Each generation of young women gets the fiction it deserves, or perhaps more accurately, needs.
The early Sixties had Mary McCarthy's The Group, the Seventies Marilyn French's The Women's Room, and the Nineties Candace Bushnell's Sex and the City. For the post-war generation of young women, the publication of Rona Jaffe's The Best of Everything in 1958 – a time when they were still being encouraged to stay at home – must have been like a light flashing on. Suddenly, here was a book about them – the Madison Avenue girls, earning their own salaries and renting single apartments.
Jaffe's debut novel is hardly a feminist tome – all her girls are chasing after the perfect husband – but she does show the irresistible lead-up to the calls for women's lib. It's the story of 20-year-old Caroline Bender, who moves from being a temporary secretary at a large New York publisher to the position of reader, then editor, all the while skirting lecherous bosses. The Best of Everything charts just the kind of journey made by the career girl Peggy in television's Mad Men. (Indeed, the cover of this re-issue is badged "As seen on Mad Men".)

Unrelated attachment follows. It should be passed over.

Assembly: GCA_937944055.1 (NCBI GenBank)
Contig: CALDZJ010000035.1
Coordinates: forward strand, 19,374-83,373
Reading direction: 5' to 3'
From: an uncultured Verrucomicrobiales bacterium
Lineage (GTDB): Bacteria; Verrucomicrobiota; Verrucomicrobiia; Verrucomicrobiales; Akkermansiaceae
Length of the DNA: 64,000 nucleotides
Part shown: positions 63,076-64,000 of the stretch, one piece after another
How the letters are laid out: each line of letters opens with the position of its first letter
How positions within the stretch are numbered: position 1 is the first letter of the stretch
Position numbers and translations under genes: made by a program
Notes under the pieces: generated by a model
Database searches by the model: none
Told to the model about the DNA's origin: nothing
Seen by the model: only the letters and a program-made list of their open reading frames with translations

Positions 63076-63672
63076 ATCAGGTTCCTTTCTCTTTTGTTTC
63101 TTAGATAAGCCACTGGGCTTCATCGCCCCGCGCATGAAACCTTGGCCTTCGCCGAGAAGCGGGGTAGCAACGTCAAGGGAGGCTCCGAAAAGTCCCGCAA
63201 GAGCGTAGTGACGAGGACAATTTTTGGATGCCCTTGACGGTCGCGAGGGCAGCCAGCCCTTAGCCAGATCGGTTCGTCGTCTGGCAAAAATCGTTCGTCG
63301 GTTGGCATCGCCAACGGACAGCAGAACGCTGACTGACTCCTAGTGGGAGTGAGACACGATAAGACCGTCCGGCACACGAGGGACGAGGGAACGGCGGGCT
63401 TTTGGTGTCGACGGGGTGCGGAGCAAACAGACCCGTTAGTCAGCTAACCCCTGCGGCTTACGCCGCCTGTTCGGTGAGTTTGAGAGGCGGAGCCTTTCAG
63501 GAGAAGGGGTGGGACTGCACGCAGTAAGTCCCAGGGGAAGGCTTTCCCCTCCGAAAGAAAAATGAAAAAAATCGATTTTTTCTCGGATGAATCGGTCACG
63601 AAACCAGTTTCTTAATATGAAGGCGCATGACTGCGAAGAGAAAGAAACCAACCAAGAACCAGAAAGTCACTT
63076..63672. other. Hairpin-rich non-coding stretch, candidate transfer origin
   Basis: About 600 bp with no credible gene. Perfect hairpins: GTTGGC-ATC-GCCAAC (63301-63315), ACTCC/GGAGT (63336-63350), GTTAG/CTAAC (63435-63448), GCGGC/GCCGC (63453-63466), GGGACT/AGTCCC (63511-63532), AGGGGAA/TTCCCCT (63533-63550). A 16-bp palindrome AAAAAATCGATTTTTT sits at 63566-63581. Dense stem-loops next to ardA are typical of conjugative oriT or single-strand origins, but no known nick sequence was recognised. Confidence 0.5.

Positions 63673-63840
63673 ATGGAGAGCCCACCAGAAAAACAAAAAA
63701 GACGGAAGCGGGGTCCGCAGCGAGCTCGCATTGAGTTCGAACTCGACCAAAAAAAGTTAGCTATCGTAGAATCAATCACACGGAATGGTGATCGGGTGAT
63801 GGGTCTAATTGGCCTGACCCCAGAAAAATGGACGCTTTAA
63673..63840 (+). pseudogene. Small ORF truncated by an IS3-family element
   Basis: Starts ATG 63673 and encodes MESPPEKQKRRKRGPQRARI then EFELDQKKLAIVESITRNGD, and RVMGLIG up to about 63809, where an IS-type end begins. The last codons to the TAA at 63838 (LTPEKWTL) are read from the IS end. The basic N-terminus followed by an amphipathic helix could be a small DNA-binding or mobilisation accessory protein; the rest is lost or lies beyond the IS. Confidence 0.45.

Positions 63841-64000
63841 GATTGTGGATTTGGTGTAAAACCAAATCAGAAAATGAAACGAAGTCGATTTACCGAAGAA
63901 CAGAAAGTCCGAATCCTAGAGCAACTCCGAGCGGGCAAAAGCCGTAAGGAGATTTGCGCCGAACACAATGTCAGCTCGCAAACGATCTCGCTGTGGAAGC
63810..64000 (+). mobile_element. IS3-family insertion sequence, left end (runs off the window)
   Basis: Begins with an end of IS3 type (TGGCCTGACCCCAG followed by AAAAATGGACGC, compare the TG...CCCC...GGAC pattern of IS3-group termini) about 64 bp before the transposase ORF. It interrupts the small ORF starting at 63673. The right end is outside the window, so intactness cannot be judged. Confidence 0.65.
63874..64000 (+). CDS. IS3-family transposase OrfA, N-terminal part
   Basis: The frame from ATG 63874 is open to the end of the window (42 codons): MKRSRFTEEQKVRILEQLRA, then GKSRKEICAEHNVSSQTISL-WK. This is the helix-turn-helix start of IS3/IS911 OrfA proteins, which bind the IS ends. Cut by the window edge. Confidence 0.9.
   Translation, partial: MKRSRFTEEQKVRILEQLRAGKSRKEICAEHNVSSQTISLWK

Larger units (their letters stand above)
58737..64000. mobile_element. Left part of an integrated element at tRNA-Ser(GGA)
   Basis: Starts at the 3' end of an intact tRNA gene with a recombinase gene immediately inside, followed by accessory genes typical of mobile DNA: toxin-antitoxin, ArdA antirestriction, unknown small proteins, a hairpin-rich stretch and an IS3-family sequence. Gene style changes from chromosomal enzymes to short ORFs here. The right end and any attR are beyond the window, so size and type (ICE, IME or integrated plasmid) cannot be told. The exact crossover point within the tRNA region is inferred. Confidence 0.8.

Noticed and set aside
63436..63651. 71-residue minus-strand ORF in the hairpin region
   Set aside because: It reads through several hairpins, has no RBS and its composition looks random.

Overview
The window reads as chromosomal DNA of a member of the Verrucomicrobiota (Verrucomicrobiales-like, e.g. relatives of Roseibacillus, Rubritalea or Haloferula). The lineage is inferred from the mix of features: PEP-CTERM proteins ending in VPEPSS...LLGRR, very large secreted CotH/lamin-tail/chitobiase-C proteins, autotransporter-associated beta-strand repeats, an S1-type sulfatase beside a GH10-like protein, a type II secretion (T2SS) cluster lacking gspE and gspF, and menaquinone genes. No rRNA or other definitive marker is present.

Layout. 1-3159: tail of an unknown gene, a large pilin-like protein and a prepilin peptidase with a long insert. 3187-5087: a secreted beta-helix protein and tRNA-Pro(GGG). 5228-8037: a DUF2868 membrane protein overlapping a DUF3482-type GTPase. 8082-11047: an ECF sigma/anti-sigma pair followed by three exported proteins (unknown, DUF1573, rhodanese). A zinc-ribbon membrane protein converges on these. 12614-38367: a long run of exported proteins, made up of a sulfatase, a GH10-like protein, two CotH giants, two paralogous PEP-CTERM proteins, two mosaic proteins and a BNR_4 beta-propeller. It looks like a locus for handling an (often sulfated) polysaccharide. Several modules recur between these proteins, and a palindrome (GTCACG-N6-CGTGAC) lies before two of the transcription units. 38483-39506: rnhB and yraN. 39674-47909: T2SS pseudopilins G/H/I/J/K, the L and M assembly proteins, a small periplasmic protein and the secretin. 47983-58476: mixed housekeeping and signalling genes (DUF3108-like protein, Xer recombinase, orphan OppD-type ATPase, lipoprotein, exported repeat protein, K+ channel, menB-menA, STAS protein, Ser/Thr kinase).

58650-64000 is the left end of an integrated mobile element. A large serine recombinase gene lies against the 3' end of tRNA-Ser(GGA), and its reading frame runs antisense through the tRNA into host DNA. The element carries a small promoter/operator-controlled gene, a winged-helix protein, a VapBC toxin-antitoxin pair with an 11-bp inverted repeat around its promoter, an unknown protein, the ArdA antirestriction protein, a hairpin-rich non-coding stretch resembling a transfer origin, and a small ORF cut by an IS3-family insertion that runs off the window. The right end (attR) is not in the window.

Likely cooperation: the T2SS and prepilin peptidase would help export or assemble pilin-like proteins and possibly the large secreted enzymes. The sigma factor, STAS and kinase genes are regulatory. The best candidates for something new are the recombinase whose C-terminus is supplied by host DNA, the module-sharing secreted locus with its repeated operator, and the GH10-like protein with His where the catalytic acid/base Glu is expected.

Jaffe's characters experience disappointments in love: April has an abortion to save her relationship with rich Dexter; the tragic aspiring actress Gregg has casual sex with the self-absorbed David. Jaffe tells of young women negotiating their brave new world with verve and wit.